However, there are areas that should give you pause and warrant a trip to a rival dealership. "It needs more power" is, of course, one of them. While sluggish acceleration may not be a big deal for you in this congested world, it's important to note that engine upgrades in the Chevy Equinox (V6), Subaru Forester (turbocharged four-cylinder) and Toyota RAV4 (V6) provide more thrust with negligible fuel economy penalties. Road noise is also an issue with the CR-V, and some may find its ride to be on the firm side. The Equinox and Subaru Outback in particular are more serene highway cruisers.

The compact-to-midsize crossover category seems to gain a member every single day as manufacturers clamor to get a piece of the action. While choices are abundant, we suggest sticking with the aforementioned models and the 2010 Honda CR-V, which remains just as strong an entrant today as it was when it helped pioneer the segment back in the 1990s. It may still need more power, but for more than 100,000 crossover buyers every year, the CR-V will be more than enough.

Body Styles, Trim Levels, and Options

The 2010 Honda CR-V is a crossover SUV that straddles the line between compact and midsize. It is available in LX, EX, EX-L and EX-L with Navigation trim levels, and each can be equipped with front- or all-wheel drive.

The LX comes standard with 17-inch steel wheels, keyless entry, full power accessories, air-conditioning, cruise control, a tilt-and-telescoping steering wheel, driver seat height adjustment, 40/20/40 sliding and reclining rear seats, a retractable front center tray table and a four-speaker stereo with CD/MP3 player and auxiliary audio jack. The EX adds 17-inch alloy wheels, a sunroof, rear tinted glass, a dual-level cargo area, steering-wheel audio controls and a six-speaker stereo with six-CD changer.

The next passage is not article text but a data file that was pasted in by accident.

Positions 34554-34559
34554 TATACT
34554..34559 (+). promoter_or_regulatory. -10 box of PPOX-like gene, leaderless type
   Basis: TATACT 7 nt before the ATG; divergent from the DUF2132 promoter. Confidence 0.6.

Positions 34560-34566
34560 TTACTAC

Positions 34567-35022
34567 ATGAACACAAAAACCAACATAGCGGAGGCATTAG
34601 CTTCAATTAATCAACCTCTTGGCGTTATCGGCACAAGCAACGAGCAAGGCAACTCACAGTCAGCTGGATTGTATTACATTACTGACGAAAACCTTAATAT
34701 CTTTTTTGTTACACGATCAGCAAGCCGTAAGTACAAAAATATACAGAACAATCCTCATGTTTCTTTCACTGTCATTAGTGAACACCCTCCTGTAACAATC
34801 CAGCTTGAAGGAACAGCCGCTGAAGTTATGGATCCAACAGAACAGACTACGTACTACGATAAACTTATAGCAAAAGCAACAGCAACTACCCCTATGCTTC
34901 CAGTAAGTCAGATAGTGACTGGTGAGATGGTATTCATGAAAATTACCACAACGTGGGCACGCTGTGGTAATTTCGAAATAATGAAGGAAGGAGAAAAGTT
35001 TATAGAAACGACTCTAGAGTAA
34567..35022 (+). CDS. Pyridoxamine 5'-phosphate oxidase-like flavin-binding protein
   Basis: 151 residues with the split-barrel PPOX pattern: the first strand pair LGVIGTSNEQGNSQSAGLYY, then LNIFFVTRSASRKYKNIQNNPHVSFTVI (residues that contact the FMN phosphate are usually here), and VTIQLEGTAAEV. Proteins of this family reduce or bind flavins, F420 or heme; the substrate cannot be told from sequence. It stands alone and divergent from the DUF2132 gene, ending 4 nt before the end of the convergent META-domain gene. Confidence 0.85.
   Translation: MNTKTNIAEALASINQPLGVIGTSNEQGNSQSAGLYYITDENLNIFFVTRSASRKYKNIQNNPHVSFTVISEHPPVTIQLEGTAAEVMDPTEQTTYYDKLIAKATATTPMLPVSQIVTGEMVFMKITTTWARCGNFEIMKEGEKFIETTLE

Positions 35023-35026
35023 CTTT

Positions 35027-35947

The EX-L adds automatic headlights, heated side mirrors, dual-zone automatic climate control, an eight-way power driver seat, leather upholstery, heated front seats, a fixed front center console and a seven-speaker stereo that includes a subwoofer, USB audio jack and satellite radio. The EX-L with Navigation adds a (surprise!) navigation system along with voice control, Bluetooth and a rearview camera.

Powertrains and Performance

Every 2010 Honda CR-V comes with a 2.4-liter four-cylinder engine that produces 180 hp and 161 pound-feet of torque. A five-speed automatic and front-wheel drive are standard, while all-wheel drive is optional. The latter sends power to the front wheels exclusively until slippage is detected, at which point the car transfers torque to the wheels with the most traction.